Where can I buy bicycles in Gurgaon
1,200 km escape from Corona by bike: the lionheart girl
Because of the lockdown, they couldn't survive in the city. Jyoti rode his bike and her father on the back for seven days back to her village.
Unbending: Jyoti Kumari Paswan Photo: Ani / Reuters
MUMBAItaz | She looks into the camera with a determined look. Jyoti Kumari Paswan's hands are firmly on the handlebars of her bike. She wears a thin red Dupatta scarf over her shoulder and chest, and her father is sitting on her porter with a face mask. Your journey begins in Gurgaon, a satellite city in the catchment area of the Indian capital New Delhi. The 15-year-old will cycle 1,200 kilometers in one week.
“I had no other choice,” says Paswan. Since strict exit restrictions have been in place in India because of the corona virus since the end of March and therefore no public transport is used, she swings on her new pink women's bike with a basket. It was an investment: it cost the equivalent of $ 20.
Her injured father Mohan Paswan, who worked as a rickshaw driver before an accident, is sitting on the luggage rack. Usually he supports the rest of the family who stayed in the village with this activity. But without work and support, the two have no chance of surviving in Gurgaon during the corona pandemic. The landlord threatened to throw her out. Many people in India are currently feeling the same as father and daughter: many have lost their jobs, can no longer pay their rent, and cannot buy enough to eat. Hundreds of thousands of migrant workers are trying to get back to their villages from the cities.
In fact, Jyoti Kumari Paswan and her father make it to their home village of Darbhanga in the northern Indian state of Bihar. Except for a short ride on a truck, she cycled 160 kilometers every day. On the way, she borrows cell phones to assure her mother over the phone that everything will be fine. And it turned out fine. Indian and international media celebrate her as the “lionheart girl” after her successful return home - it was her instinct for survival that made her do it and massive gaps in the social system.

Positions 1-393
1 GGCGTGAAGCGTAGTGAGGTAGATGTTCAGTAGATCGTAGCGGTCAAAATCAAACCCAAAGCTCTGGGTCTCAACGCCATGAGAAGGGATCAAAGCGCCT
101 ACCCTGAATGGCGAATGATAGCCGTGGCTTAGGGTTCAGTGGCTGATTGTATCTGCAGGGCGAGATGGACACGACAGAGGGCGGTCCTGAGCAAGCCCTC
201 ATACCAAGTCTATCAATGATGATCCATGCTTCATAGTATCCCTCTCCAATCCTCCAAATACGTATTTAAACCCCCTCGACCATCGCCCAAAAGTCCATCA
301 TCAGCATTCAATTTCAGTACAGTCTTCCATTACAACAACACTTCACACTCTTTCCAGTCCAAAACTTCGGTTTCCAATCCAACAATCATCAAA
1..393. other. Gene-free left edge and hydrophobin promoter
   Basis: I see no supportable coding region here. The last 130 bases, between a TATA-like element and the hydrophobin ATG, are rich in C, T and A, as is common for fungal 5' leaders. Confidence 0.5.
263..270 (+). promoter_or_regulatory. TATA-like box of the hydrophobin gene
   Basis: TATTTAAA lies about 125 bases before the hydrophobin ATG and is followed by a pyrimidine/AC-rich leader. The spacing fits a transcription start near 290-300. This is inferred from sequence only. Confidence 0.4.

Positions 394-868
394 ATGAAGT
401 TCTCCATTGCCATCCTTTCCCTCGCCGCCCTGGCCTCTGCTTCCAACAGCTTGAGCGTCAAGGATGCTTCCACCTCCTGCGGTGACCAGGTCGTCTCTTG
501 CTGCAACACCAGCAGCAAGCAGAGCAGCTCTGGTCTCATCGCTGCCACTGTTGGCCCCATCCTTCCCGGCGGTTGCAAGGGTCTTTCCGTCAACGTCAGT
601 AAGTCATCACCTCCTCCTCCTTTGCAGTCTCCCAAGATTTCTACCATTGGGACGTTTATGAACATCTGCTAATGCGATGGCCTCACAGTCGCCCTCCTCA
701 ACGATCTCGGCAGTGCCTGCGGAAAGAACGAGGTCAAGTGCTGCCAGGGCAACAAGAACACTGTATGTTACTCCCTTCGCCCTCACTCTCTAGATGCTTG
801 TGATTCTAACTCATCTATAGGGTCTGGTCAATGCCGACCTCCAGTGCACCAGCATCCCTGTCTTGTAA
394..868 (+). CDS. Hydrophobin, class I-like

In response to her unusual trip, she received numerous offers: The Indian cycling association wants to invite her to a test for the national team, including a train ticket to Delhi. A school would like to give the school dropout another chance. Indeed, these would be ways of escaping poverty - provided Paswan not only accepts, but exists. What we don't know, however, is how many people have done similar things unnoticed in the past two months.
As luck would have it, at least Jyoti Kumari Paswan will be discovered - and will hopefully not be held up as a role model for her fighting spirit for just a short moment. Many athletic talents in India were finally discovered by accident. Maybe that's how the story of Jyoti Kumari Paswan ends? Or does she graduate from school? I wish you both. An Indian bank gave her at least the equivalent of 365 euros and offered to finance her training.
But now the family is reunited for the time being and Paswan is recovering from the rigors of the two-week quarantine at home.
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